The first Belgian-Luxembourg Airbus A400M reaches its home base in Melsbroek

Par ediallo - 10 October, 2020 - 17:55

The Airbus A400M Atlas is the first of eight transport aircraft designed to operate within a Belgian-Luxembourg unit.

The first of eight Airbus A400M Atlas transport aircraft to operate within a Belgian-Luxembourg unit based at Melsbroek military airport - the only Grand Ducal aircraft - arrived Friday morning at its home base from Luxembourg, where it was welcomed on Wednesday.

The large military transport aircraft, a four-engine, grey-pound aircraft, landed at around 10.45 a.m. using runway 25R (right) of Brussels National Airport, adjacent to the military base. Two fire trucks copiously watered it, as is traditional in the aeronautical world, for important events, as the many journalists present on the spot noted.

The aircraft, registered CT-01, flew around Belgium in the hands of a mixed Belgian-Luxembourgish crew. It is the first military aircraft owned by the Grand Duchy since the withdrawal of light aircraft in 1968.

The A400M was welcomed by the Defence Ministers of the two countries, Ludivine Dedonder and François Bausch - who had boarded the aircraft with a delegation from Luxembourg. Both praised the "excellence" of the intense cooperation between the two countries in many areas, from training to operations and joint procurement programmes.

Belgium and the Grand Duchy had decided as early as 2001 to acquire and operate eight of these new-generation aircraft, including one from Luxembourg, they both recalled.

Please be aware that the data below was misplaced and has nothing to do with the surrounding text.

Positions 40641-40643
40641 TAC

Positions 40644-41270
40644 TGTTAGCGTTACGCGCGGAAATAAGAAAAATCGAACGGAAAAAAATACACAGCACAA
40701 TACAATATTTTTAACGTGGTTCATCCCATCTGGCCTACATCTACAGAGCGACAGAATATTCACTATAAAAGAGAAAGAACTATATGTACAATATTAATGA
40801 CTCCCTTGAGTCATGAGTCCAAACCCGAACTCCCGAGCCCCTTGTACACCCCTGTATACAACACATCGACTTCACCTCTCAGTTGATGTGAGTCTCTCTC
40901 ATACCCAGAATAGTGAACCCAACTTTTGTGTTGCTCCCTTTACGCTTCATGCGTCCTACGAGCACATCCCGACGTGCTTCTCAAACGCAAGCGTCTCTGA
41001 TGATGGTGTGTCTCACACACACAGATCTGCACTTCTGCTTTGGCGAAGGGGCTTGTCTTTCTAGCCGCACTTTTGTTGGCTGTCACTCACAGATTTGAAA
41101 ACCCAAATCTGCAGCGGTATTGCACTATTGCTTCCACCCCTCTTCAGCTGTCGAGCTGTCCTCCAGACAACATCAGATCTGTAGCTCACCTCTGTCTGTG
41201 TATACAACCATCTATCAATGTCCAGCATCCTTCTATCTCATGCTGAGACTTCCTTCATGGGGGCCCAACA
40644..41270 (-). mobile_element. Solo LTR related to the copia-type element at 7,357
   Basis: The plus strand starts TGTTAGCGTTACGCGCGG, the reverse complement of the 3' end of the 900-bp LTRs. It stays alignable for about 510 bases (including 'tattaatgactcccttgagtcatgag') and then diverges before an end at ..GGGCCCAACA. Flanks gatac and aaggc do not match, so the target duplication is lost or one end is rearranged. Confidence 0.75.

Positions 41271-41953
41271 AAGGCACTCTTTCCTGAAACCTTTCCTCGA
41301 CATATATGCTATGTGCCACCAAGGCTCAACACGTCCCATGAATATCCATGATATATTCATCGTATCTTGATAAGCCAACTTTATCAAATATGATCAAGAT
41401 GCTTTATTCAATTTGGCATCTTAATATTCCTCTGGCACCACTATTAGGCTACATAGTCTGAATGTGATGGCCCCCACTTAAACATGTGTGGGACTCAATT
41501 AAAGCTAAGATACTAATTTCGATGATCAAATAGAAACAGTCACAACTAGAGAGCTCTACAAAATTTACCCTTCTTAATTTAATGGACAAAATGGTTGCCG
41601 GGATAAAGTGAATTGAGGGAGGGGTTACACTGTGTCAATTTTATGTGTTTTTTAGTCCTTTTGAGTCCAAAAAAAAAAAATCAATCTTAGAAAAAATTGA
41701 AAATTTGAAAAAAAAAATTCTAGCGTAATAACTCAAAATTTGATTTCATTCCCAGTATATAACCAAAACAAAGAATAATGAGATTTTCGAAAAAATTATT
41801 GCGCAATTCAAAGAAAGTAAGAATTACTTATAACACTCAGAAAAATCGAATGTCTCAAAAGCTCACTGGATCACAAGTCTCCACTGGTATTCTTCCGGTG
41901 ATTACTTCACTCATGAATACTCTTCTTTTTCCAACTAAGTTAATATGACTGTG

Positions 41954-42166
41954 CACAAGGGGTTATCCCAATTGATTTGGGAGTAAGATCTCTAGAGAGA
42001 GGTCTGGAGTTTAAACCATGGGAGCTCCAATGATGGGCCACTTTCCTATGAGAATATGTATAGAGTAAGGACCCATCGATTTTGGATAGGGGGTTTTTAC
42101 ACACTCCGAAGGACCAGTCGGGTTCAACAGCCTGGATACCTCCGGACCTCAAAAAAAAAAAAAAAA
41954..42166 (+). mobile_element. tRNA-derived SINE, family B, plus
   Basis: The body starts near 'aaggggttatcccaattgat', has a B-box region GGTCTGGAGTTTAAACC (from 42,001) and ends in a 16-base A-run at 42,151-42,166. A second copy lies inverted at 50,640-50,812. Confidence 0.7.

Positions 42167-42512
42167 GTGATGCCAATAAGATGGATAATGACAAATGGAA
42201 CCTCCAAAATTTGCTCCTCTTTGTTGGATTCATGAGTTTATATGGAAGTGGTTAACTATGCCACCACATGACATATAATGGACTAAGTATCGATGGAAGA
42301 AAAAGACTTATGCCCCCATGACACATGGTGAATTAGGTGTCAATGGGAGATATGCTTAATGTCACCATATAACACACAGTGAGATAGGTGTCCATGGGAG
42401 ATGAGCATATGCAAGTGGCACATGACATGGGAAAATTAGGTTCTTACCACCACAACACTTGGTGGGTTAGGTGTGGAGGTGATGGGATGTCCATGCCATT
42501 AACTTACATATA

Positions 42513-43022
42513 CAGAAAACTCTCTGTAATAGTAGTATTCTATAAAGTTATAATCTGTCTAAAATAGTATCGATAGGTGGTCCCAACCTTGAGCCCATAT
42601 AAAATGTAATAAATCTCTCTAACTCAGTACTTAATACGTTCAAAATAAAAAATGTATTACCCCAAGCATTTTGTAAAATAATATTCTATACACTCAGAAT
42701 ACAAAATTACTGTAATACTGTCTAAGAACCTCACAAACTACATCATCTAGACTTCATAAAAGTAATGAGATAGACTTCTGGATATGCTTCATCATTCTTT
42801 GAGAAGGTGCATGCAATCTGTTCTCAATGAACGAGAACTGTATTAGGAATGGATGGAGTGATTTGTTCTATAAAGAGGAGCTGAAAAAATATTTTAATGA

The Luxembourg A400M, serial number MSN 104 (the 104th built, out of the 174 ordered to date by seven European countries and Malaysia), made its first flight on 14 April last in Seville, in the midst of the coronavirus health crisis that had affected Airbus' activities. It should have been delivered last May, almost 19 years after the contract was signed in December 2001.

Arriving Wednesday evening in Luxembourg, it was presented on Thursday to the authorities of both countries, including Grand Duke Henri, before reaching its Main Operating Base (MOB) at Melsbroek in anticipation of the delivery of the seven Belgian aircraft by the end of 2023, which will replace the almost fifty-year-old C-130 Hercules.

In Melsbroek, Mrs Dedonder, who had been in office for a week, stressed the "intense" and "diverse" military cooperation that had been established between the two countries, a partnership that she felt was part of a European defence that she wanted to see strengthened.

She explained that one of her main projects as minister during this parliamentary term would be the "modernisation of our army". "In the future, Defence would be able to use state of the art equipment. This new tactical and strategic transport capability is in line with that ambition", she stressed.

For his part, Mr Bausch thanked Belgium, and in particular its air component, for its "constant support in this exemplary cooperation".

He stressed that the eight A400Ms would be used "without distinction of nationality", while the Luxembourg army would provide three crews (six pilots and six loadmasters).

The A400M, the result of cooperation between seven European countries (Belgium, France, Germany, Luxembourg, Spain, Turkey, the United Kingdom and Turkey), is capable of transporting up to 37 tonnes of freight over 4,500 km or 17 tonnes over 5,800 km and of dropping 116 parachutists in a single pass. However, the total cost of the programme has risen, due to delays and technical difficulties, from €20 billion to more than €30 billion.

The single A400M grand-ducal will be operated jointly by the Belgian and Luxembourg armies within the 20th squadron of the 15th air transport wing, based at Melsbroek, which is to become binational. It bears both the grand-ducal cocards - a red lion on blue and white stripes - and, near the left front door, the Sioux's head, the emblem of the 15th wing of the Belgian Air component.

Luxembourg had not had an air force since the withdrawal of three Piper PA-18 Super Cub light observation aircraft in 1968. It also agreed to provide NATO's Awacs radar aircraft with a civil-military grand-ducal registration.